Doesn’t this now just become an activity of value messaging and accounting? I mean because of lower operating costs, “etailers” could pass on the value to a customer in a different way. For example, if the MSRP price of a T.V. was $2,500 before UPP was established, and Amazon sold it for $2,350 or 2,400, now UPP says that Amazon must sell it for $2500. Amazon could return value to consumers through its prime program. Amazon could give $100 cash back to Amazon Prime members, effectively making the T.V. purchase $2400 dollars.

    So, I don’t get how this will help. Is Sony and Samsung also going to try to tell Amazon why it can and can not do through it’s rewards program?

    We our not privy to the terms and conditions of Sony and Samsung UPP dealer agreements. However the retail term is called “packing the deal” and this might not be allowed under their dealer agreements.

    I believe this strategy will ultimately drive prospective buyers of UPP products to other brands that are more price competitive due to permitted discounts. Sony and Samsung have lowered prices via dealer instant rebates and if they see a sales dip, they could keep lowering the UPP prices until they hit level of sales they desire. Time will tell.

    HD Guru

  • Unkle Jon

    Screw Sony and Screw Samsung.

    My response…. I just won’t buy their shitty televisions, period.

    Their sales already suck at Sony, a stupid attempt from marketing losers that will cost sales and put the nail in their coffin.

    Good riddance, go join pioneer in the has been hole..

  • Arif Warsi

    Seriously….this is happening April 1st….does anyone else find this kind of April Foolish??

  • chew

    We will see how long this upps last after april first for sony and samsung,thats why i love panasonic tv’s and now they are coming with bigger led tv’s this year,bad timing sony,they act like there tv’s are the best, sony you are going down.

  • Sheila

    How is this not collusion and a violation of the Sherman Antitrust Act?

  • white water

    retailers should be able to sell products at any price they want it is a free market

  • Anew

    I saw the 46HX750 today only 1499$. Didn’t look that bad. And the 55″ version is 2099$. Everything goes on sale sooner or later.

  • Tony

    More fools ceding the market to Sharp.

    Thanks Sony!

  • Jeff

    I’m quite glad I just picked up a like new Samsung UN60D7000 for only $1900. No way I’m paying the crazy MSRPs for these TVs.

  • wildeandcrazy

    “Can you spell soo-e-side?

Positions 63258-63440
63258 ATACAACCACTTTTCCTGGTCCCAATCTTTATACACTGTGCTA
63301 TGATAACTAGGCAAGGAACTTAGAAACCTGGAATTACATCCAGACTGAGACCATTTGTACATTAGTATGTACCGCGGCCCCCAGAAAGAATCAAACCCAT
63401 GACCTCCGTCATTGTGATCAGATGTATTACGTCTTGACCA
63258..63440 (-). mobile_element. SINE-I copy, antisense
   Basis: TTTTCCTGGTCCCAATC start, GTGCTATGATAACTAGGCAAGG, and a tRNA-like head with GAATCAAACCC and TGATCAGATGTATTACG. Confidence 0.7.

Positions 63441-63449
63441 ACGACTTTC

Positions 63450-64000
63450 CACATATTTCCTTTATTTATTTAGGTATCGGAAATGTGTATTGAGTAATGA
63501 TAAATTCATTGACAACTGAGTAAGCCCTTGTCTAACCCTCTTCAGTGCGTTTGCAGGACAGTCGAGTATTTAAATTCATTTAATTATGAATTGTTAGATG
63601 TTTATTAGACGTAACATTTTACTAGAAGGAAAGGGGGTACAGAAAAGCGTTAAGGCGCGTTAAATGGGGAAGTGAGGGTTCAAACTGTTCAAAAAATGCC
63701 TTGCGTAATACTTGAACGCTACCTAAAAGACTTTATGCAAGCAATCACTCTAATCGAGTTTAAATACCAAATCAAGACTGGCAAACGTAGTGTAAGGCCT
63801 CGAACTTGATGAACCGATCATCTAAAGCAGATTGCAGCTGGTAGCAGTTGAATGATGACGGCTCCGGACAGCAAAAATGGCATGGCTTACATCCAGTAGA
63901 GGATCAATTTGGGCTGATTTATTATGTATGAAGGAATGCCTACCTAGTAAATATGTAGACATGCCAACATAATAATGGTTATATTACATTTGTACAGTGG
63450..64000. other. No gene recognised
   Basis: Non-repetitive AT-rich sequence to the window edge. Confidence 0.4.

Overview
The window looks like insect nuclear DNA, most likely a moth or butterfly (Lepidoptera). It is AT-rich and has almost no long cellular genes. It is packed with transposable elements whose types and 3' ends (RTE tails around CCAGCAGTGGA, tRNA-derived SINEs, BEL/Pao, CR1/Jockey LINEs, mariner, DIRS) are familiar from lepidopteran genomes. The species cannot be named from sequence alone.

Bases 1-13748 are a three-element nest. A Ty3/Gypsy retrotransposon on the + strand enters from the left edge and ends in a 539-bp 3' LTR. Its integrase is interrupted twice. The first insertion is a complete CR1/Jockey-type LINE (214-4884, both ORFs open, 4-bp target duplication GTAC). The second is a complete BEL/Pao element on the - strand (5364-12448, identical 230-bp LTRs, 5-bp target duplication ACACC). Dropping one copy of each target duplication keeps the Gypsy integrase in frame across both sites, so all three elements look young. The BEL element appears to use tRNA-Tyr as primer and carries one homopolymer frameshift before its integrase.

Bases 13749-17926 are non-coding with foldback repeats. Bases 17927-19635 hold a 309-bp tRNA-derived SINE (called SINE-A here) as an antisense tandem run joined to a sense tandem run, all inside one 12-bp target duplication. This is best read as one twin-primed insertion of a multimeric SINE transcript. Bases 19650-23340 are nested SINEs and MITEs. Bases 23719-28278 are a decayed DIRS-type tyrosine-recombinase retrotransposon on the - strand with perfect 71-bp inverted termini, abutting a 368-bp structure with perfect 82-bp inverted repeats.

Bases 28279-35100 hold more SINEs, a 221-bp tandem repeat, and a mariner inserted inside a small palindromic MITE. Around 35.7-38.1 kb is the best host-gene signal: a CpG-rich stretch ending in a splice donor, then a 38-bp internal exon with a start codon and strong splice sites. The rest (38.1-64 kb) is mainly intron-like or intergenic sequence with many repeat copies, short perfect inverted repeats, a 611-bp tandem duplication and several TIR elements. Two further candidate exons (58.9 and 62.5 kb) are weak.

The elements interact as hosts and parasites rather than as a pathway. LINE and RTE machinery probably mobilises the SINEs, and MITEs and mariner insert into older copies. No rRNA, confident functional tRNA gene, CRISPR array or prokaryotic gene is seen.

Bye bye Sony TV division, I will miss your wonderful television products.”

    For sure Samsung has had so many problems I would not buy one any ways…. but not they are trying to screw me on price.

    I will buy LG now they are now a quality brand with top end products and they are not trying to F the customer in the A.

  • Caddy man

    Can you spell soo-e-side?
    Bye bye Sony TV division, I will miss your wonderful television products.
    Now, it appears that they will be exiting the TV business sooner than expected, even if they outsource and flood the lower end market with Chinese engineered crap, to stay competitive.

  • cbono

    They should be prosecuted when/if they or their distributors knowingly sell outside of the authorized dealer network and then refuse to honor warranties when consumers buy the product on the grey market. IMHO, this is precisely what Pioneer did with their Elite products.

  • An on ymous

    They are fighting reality. I will buy online for convenience if it saves $1, and certainly for the 10% tax around here. These minimal prices still usually include free shipping and no tax and no hassle returns – significant advantages of B&M. As much as this drives up the end consumer price they will lose business to competing brands with lower prices and comparable models.

  • FM

    I don’t need a “brick and mortar” store for buying a TV.
    From reading the wealth of information online about a product, even from the manufacturers web site, 90% of the time I am more informed than the salesperson in a store. Also, I have never needed any “service” from a store.
    I rely on detailed technical reviews before I buy a TV. I don’t even need to see it in person before I buy it.

  • pjfan

    Do these guys think they are Apple?

  • Adam

    Another nail in Sony’s LCD TV coffin.

  • Johnny Canuck

    I know that many consumers won’t like this, but Brick and Mortar stores are dying and if you expect to get any kind of decent service these stores need to make some money.

    I don’t think that a 15% profit on a TV is unreasonable and stores should make that kind of profit on their TV’s.

    We still can go online to buy our cables and stuff.

    No clothing stores or jewelery stores, etc. sell their high priced items for so little profit margin…